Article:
Saturday, March 8, 2014

70s Class: Deep Red (aka Profondo Rosso)

A Classic remains a Classic.  How do you follow up a film like Suspiria?  It's a tough prospect- that's for sure.  For many, that was the last truly great film that Dario Argento film.  I respectfully disagree with that broad assessment, but let's approach the film with that mind-set.  What does Dario do?  It's simple- make another great Giallo film (following the Animal Trilogy)!  As such, he made Profondo Rosso aka Deep Red aka Dripping Deep Red aka The Hatchet Murders aka The Deep Red Hatchet Murders.  On the plus side, this wasn't falsely-labeled as a Sequel (or was it?).  The film has a plot you've probably heard a million times.  A Jazz Pianist witnesses the murder of a famous German Psychic and decides to investigate it.  How many times have you seen this plot?!?!?  You could say that Argento has/had a thing for reluctant heroes in his Giallo films.  They were either unwilling witnesses (Deep Red, Bird With Crystal Plumage, Cat o'Nine Tails), related to the crimes by circumstance (Tenebrae) or targeted by people they don't know (Opera, Four Flies on Gray Velvet).  He had a type, you see.  So is this film the Classic that you remember/everyone tells you that it is?  To find out, read on...
The film begins strongly with the sound of a lovely Children's Song interrupted by murder.  You'll get an explanation for about two hours.  It is a Mystery after all.
 At a Parapsychology Conference, a German Psychic reads the room.  She freaks out when she senses an evil presence in the room- that of a killer!

The film makes a clever use of POV to show the guilty party fleeing the scene...for now.
Around this time, our hero- David Hemmings- is a Jazz Pianist.  He walks across the Street to...the painting 'Nighthawks' apparently and witnesses said Psychic's murder.

He runs to the scene, but doesn't see the killer...or does he?
The Pianist and a Reporter- future Argento bed Daria Nicolodi- try to solve the crime, since...well, why not?

Is it just me or are they looking into my soul?  Stop judging me!
The mysterious killer- whose hands actually belong to Dario Argento- starts taking people out that get close to the crime.  He/she has a flair for the dramatic.  We could all learn a lesson from him/her.
The Pianist- not to be confused with Adrian Brody, who would later still in his own Argento film- investigates an abandoned School for answers.  He uncovers a drawing hidden behind some plaster that is a bit creepy.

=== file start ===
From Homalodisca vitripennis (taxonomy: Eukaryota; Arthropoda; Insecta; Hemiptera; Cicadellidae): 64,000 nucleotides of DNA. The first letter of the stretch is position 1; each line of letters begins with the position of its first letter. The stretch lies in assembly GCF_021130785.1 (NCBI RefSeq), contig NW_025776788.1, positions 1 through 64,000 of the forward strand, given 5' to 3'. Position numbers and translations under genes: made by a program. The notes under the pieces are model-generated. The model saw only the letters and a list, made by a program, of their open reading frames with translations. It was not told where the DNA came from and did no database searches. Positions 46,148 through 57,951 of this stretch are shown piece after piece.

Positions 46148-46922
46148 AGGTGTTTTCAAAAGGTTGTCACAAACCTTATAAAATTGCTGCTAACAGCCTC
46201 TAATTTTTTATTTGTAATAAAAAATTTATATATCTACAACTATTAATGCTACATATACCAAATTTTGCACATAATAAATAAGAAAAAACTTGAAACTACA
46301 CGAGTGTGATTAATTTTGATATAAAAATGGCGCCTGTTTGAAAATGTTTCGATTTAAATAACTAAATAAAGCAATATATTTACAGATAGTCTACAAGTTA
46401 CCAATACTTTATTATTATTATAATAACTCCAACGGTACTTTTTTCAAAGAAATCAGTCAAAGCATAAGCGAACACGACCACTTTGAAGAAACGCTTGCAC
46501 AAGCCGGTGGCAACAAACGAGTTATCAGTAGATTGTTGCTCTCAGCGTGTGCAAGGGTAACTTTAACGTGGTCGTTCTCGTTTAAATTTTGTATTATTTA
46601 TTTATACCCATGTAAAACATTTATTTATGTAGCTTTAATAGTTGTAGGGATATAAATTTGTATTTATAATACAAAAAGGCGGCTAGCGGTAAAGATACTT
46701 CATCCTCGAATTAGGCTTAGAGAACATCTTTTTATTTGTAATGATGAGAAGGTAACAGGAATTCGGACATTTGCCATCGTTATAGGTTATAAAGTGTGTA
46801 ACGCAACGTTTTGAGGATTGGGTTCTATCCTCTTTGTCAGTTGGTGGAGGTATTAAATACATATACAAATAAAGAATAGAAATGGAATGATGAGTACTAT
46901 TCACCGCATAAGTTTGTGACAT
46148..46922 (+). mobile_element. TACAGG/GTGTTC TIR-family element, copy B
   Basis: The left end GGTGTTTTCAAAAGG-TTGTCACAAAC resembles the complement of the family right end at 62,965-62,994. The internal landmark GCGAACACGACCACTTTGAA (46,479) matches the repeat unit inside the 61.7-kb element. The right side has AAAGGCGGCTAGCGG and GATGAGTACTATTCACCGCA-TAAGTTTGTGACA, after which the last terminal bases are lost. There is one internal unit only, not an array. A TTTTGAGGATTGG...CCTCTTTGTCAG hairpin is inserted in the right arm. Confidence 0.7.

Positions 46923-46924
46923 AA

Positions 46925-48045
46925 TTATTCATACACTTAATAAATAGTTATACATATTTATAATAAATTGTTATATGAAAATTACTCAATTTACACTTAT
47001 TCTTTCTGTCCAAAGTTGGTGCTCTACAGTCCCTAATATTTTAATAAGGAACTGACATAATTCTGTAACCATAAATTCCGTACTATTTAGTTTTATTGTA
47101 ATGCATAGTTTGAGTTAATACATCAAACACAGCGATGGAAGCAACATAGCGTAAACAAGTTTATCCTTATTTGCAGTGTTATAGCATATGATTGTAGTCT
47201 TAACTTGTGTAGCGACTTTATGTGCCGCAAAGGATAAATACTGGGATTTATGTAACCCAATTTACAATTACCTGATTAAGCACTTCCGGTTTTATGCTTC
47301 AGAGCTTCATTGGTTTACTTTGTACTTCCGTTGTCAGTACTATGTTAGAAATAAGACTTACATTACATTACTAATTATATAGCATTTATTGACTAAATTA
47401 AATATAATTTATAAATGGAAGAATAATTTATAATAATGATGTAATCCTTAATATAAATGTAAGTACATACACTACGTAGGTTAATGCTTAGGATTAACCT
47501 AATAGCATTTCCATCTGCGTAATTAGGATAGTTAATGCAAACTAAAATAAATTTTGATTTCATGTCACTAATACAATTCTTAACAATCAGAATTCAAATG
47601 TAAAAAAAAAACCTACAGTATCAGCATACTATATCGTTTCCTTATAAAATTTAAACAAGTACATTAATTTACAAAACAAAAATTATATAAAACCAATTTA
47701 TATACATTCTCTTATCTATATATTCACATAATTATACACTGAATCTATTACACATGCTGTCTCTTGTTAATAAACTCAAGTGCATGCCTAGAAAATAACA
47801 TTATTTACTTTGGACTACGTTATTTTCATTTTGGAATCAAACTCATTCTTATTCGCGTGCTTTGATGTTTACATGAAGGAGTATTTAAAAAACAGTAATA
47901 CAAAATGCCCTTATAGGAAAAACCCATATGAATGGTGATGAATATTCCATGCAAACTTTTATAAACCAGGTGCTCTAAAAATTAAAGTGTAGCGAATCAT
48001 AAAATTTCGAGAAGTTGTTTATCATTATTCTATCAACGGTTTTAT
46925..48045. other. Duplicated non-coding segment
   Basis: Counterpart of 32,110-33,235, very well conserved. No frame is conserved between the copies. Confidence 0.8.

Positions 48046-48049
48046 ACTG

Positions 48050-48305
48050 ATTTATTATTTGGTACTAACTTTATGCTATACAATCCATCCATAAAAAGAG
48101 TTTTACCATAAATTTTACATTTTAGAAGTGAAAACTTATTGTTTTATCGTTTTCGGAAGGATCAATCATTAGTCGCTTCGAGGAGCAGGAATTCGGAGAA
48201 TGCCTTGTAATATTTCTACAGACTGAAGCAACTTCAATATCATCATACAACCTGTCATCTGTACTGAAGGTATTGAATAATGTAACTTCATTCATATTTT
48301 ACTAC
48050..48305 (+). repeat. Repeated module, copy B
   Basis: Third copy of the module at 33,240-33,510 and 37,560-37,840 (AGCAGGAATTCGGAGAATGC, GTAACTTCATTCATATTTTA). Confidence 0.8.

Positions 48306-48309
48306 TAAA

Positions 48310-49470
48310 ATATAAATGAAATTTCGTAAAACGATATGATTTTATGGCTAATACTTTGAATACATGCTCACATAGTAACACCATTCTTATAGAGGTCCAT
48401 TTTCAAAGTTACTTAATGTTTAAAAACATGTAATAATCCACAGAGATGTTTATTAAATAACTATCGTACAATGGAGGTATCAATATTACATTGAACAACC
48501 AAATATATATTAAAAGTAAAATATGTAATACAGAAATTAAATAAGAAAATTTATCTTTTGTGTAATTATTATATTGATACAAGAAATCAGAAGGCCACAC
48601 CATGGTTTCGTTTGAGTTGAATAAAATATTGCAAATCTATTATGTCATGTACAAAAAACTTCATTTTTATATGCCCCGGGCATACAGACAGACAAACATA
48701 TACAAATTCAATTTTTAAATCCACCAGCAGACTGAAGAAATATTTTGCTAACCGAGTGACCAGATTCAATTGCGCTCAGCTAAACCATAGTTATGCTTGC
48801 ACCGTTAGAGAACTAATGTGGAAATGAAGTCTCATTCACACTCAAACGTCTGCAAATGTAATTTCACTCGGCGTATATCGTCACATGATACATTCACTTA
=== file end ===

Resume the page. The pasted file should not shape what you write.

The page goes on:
Carlo- the crazy friend of the Pianist- has a gun and appears to be upset.  He meets a pretty bad end involving a truck and the tire of a different car.  Sorry, crazy Andy Samberg.
It turns out that the Killer was hiding from Hemmings in the beginning.  It is the downside to having an alternating series of mirrors and creepy paintings on your wall.  I knew that there had to be one!
We get a nice and gory death set-up for the finale involving a necklace and an elevator.  I would love to see Mythbusters test this one too.

What are the odds that Superman III and Deep Red would have that in common?  Weird.  The End.
I have no real complaints, honestly.  The Story is simple enough on paper and that's fine.  The film works by giving us a number of ancillary Characters that either get killed or give exposition.  Hemmings and Nicolodi make a good pair, playing off each other well.  Their Characters are somewhat cliche- quirky artist and aggressive Reporter- but they have some nice subtext to them.  The film features some graphic gore, but nothing too over-the-top.  For you younger viewers, you may get a kick out of just how red the blood is.  Human blood has never looked that bright, but that was just how it happened in films back then.  I like how the film's plot clearly inspired later films like Halloween and Friday the 13th.  You know what the best part is?  The Goblin Soundtrack, of course!  It is just pure awesomeness.  I won't SPOIL everything here, because you really need to see this movie if you haven't.  If you like Thrillers and don't mind a bit of gore, you will like it.  Argento's Giallos from this Era are just damn good- no question.  In fact, the only thing I can really use for a Stinger is this sign on a window that was clearly just glued on (badly)...
Next up, let me finally catch up with a film I watched around a Month ago.  With a tenuous connection to slightly-better film, this Son has alot of heavy lifting to do.  Stay tuned...


  1. I just saw this this past Friday myself and I definitely dug it too. Familiar plot, yes, but like you said the characters and actors are good and I always enjoy watching those crazy giallo mysteries unfold. Plus that chick's death at the end was just fantastic.

    1. Good. As a true lover of Horror, you must watch at least the bulk of the early Argento catalog:

      Deep Red
      Bird With The Crystal Plumage

      People are torn on anything he made after 1996 or so, so I'll let you make that call on your own. Get to it! :-)

      Incidentally, I have another Giallo review or two coming down the pipe. Keep an eye out.